Is there anyway we can get another globe in here? Hammurabi's main claim to fame is his famous law code, which established everything from like the wages of ox drivers to the fact that the punishment for taking an eye should be having an eye taken. Oh, I have to talk about other things, too? Green, were there really male models? Things were also different politically because the dudes that had been the tribal chiefs became like full blown kings who tried to extend their power outside of cities and also tried to pass on their power to their sons. But in another development we'll see again, these kings, who probably started out as military leaders or really rich landowners, took on a quasi-religious role. Mesopotamia gave us writing, specifically a form of writing called cuneiform, which was initially created not to like, woo lovers or whatever, but to record transactions, like how many bushels of wheat were exchanged for how many goats. Green, did you know you're referencing Mark Twain? You never find that in Mesopotamia.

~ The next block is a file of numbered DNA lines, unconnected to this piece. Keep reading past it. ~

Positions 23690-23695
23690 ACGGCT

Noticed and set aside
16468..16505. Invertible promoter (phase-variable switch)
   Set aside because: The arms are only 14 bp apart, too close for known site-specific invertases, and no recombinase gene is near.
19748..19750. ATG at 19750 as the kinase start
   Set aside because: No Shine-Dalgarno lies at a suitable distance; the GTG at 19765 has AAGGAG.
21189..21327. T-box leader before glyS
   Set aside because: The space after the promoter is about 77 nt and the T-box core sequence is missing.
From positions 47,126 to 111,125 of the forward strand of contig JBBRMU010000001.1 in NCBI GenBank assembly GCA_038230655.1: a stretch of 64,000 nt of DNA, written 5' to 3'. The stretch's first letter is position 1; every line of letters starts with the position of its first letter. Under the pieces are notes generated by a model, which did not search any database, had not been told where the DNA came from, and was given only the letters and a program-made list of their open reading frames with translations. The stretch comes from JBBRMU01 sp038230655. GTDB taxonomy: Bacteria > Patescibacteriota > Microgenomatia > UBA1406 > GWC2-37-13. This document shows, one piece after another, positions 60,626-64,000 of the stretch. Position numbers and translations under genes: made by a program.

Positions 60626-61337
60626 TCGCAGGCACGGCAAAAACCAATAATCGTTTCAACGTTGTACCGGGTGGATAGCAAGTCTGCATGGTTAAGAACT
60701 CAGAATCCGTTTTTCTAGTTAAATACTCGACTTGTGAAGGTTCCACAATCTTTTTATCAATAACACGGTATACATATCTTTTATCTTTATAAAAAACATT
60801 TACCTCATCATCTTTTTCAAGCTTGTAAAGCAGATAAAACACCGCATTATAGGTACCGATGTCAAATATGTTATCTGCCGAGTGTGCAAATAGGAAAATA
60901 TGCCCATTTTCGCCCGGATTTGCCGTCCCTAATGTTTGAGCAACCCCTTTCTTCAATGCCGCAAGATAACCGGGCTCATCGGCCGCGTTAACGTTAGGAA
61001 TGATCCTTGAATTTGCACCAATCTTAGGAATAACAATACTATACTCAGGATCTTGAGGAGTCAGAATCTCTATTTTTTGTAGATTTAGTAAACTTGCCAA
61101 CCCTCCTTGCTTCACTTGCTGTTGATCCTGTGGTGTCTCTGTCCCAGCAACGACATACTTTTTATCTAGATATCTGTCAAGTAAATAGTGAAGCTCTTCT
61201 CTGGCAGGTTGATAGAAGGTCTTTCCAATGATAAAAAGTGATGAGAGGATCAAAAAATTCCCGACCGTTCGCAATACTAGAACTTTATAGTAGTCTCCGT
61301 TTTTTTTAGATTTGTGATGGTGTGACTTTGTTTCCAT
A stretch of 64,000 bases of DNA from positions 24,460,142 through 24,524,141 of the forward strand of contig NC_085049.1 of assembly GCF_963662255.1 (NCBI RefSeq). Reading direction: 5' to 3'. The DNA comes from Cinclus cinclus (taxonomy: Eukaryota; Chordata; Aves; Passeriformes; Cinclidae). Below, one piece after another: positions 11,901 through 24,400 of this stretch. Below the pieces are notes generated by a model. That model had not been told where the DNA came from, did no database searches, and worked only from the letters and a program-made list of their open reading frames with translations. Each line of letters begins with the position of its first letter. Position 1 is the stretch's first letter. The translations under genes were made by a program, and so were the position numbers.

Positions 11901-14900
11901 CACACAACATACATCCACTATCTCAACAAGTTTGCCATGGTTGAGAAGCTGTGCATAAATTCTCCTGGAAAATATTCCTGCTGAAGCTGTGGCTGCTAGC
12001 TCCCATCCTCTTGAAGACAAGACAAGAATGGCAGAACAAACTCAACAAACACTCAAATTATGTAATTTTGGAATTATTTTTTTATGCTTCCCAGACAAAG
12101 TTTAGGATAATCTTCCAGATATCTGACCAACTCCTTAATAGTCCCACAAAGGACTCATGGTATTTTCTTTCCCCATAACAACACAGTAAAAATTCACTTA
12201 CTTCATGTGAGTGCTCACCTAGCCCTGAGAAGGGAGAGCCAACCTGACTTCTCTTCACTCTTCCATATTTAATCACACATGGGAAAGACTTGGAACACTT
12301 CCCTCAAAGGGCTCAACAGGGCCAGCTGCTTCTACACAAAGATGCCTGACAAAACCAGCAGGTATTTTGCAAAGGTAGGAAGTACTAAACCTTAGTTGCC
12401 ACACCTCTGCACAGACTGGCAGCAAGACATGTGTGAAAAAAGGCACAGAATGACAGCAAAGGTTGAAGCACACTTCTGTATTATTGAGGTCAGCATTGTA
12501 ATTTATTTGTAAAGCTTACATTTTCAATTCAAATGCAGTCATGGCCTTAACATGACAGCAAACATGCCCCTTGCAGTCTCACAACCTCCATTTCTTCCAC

But about 1000 years after the first temples, we find in cities like Uruk, a rival structure begins to show up: the palace. So how do we know that these kings were skoodilypooping with the lady priests? In which John presents Mesopotamia and the early civilizations that arose around the Fertile Crescent. Like most contemporary English speakers, in fact, I probably love you a little too much. Because they made a skoodilypooping tape and put it on the internet? Ashur, through the King, kept the world going, and as long as conquest continued, the world would not end. Topics covered include the birth of territorial kingdoms, empires, Neo-Assyrian torture tactics, sacred marriages, ancient labor practices, the world's first law code, and the great failed romance of John's undergrad years. You're knees-buckling, chest-tightening, fearful encounters with something radically other, something that we know could both crush and bless us.